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BioMed Research International
Volume 2016, Article ID 4658506, 12 pages
http://dx.doi.org/10.1155/2016/4658506
Research Article

Positive Selection and Centrality in the Yeast and Fly Protein-Protein Interaction Networks

Department of Biology, University of Nevada, Reno, NV 89557, USA

Received 29 December 2015; Accepted 7 March 2016

Academic Editor: Luoying Zhang

Copyright © 2016 Sandip Chakraborty and David Alvarez-Ponce. This is an open access article distributed under the Creative Commons Attribution License, which permits unrestricted use, distribution, and reproduction in any medium, provided the original work is properly cited.

Abstract

Proteins within a molecular network are expected to be subject to different selective pressures depending on their relative hierarchical positions. However, it is not obvious what genes within a network should be more likely to evolve under positive selection. On one hand, only mutations at genes with a relatively high degree of control over adaptive phenotypes (such as those encoding highly connected proteins) are expected to be “seen” by natural selection. On the other hand, a high degree of pleiotropy at these genes is expected to hinder adaptation. Previous analyses of the human protein-protein interaction network have shown that genes under long-term, recurrent positive selection (as inferred from interspecific comparisons) tend to act at the periphery of the network. It is unknown, however, whether these trends apply to other organisms. Here, we show that long-term positive selection has preferentially targeted the periphery of the yeast interactome. Conversely, in flies, genes under positive selection encode significantly more connected and central proteins. These observations are not due to covariation of genes’ adaptability and centrality with confounding factors. Therefore, the distribution of proteins encoded by genes under recurrent positive selection across protein-protein interaction networks varies from one species to another.

1. Introduction

Scientists have been fascinated for decades by the emergence and fixation of advantageous alleles by positive selection [1, 2]. Occasionally, a new mutation is beneficial or an existing mutation becomes beneficial due to a change in the environment. Under certain conditions, as individuals carrying such mutations have an increased fitness, these mutations can quickly spread through the population, leaving a characteristic footprint in the patterns of DNA variability [3, 4]. Certain genes are more likely than others to undergo positive selection, and understanding the reasons is essential to understand adaptation. The propensity of genes to undergo positive selection depends on the balance between the potential beneficial and deleterious effects of mutations at these genes [5]. On one hand, only genes whose variability has a considerable impact on the organism’s fitness (i.e., genes with a high degree of control over advantageous traits) will be able to respond to natural selection [6, 7]. On the other hand, highly pleiotropic genes (at which mutations have a high likelihood of being deleterious) will less frequently respond to positive selection [1, 810]. Genes do not act in isolation; instead, they often function as parts of molecular pathways and networks. Both the importance and the degree of pleiotropy of genes are affected by their position within such networks, and therefore, a network framework may enable a better understanding of genes’ different propensities to be targeted by positive selection.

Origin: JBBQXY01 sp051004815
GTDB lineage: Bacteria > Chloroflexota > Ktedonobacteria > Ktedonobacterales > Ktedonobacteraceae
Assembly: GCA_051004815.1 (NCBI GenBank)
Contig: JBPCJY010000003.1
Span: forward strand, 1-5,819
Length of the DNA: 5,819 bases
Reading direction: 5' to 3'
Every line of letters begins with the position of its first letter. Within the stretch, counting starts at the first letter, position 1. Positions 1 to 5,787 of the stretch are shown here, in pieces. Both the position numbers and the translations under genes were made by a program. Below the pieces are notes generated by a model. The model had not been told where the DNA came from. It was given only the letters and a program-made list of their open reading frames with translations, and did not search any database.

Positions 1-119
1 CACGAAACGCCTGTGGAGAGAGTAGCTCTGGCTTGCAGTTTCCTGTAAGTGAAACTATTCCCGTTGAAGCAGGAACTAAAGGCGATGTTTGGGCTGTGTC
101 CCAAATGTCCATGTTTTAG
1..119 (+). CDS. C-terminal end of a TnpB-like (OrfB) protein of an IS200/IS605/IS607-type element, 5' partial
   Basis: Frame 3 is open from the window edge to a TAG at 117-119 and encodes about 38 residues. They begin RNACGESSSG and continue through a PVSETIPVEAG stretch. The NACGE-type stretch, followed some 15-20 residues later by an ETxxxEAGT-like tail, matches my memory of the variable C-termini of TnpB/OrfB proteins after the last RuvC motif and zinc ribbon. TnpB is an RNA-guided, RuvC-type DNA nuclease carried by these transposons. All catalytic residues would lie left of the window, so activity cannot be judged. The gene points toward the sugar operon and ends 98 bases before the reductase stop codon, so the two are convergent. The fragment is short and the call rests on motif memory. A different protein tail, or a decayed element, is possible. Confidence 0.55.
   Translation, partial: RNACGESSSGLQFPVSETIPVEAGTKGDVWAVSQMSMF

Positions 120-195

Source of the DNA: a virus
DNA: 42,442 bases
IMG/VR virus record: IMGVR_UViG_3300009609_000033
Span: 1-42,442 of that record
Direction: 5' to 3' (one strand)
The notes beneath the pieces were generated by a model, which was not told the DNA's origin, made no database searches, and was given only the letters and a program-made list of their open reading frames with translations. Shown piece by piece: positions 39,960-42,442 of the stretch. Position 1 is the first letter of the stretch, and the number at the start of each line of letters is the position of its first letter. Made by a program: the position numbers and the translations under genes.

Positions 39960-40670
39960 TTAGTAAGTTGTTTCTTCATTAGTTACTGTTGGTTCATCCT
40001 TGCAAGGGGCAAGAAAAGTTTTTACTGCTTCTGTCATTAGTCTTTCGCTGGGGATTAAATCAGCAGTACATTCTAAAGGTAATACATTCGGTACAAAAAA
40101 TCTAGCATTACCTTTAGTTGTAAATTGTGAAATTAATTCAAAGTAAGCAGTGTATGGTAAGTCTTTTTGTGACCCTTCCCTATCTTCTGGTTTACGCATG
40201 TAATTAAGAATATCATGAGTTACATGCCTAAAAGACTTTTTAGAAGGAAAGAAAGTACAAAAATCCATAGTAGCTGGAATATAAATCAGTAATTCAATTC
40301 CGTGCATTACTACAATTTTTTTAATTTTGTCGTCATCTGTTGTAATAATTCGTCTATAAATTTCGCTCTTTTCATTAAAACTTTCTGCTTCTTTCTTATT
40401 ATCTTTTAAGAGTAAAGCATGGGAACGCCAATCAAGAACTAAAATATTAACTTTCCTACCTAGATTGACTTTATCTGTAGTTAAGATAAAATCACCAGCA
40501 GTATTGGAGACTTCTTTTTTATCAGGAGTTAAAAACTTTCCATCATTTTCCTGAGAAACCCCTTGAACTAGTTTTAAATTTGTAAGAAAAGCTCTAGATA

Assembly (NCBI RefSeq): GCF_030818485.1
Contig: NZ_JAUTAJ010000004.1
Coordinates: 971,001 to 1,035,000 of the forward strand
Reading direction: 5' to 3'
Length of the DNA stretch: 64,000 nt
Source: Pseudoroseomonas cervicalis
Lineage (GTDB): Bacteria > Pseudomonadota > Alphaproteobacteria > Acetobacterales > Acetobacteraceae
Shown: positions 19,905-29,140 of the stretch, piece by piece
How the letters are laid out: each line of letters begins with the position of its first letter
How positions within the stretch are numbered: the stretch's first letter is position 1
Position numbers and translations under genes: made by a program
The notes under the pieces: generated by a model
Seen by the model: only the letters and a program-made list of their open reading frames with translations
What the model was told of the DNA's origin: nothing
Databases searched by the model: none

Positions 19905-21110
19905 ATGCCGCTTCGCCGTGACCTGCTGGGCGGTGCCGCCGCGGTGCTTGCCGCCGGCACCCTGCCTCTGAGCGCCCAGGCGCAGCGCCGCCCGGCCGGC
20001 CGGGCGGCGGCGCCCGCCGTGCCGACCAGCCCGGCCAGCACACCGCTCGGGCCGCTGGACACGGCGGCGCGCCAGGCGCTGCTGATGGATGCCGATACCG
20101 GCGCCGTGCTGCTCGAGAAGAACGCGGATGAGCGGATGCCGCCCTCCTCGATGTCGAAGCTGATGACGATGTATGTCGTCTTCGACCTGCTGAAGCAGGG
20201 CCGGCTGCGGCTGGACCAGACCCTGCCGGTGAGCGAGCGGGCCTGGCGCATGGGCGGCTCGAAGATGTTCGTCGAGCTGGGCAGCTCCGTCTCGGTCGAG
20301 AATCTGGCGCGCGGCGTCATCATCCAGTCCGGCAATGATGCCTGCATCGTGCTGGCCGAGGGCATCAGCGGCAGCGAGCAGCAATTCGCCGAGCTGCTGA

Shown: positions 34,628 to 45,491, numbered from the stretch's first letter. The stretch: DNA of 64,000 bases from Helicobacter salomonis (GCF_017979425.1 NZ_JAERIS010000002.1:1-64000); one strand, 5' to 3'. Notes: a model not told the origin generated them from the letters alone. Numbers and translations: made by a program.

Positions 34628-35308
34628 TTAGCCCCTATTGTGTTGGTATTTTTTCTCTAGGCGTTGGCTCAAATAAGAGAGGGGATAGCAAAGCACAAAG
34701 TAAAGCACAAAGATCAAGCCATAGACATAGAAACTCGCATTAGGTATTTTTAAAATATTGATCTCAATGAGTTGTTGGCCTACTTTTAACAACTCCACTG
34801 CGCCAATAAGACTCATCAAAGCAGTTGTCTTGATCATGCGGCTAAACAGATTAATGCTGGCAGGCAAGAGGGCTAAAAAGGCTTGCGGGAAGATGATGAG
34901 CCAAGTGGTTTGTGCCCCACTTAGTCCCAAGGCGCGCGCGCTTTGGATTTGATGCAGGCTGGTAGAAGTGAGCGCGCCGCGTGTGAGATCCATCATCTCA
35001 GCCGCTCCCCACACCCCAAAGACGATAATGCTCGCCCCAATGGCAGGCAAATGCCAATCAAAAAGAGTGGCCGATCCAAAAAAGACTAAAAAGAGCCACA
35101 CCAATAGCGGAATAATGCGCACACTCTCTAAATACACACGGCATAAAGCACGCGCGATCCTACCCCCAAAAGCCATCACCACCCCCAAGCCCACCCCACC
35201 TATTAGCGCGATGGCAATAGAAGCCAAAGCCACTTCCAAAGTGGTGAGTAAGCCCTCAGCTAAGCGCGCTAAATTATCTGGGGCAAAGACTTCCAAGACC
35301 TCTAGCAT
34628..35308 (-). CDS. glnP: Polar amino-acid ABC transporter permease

Proteins within a molecular pathway or network have different relative impacts on the final output of the system (the phenotype, and ultimately fitness): alteration of certain key proteins profoundly impacts the behavior of the system, whereas alteration of other, less important proteins has only marginal effects [11]. The relative importance of proteins depends not only on their intrinsic properties (e.g., their kinetic properties), but also on the position that they occupy within the network. For instance, genes acting at the upstream part, or at bifurcating points of metabolic pathways, tend to have a great influence on metabolic flux [1214], and proteins involved in many protein-protein interactions are often essential [1517]. Proteins’ degree of pleiotropy also depends on network position, with highly connected proteins, and those involved in a high number of pathways, being often highly pleiotropic. Therefore, genes acting at different parts of a network are expected to have different propensities to undergo positive selection, but it is often not obvious what parts of the network should be targeted more often by positive selection. Adaptive evolution is expected to target genes acting at key network positions (as less important proteins will rarely be seen by natural selection), particularly if the network is far from its adaptive optimum, but adaptation may be hindered by pleiotropy at these positions. Indeed, even though multiple studies have shown that genes’ propensity to undergo adaptive evolution depends on their network position, clear rules have not emerged.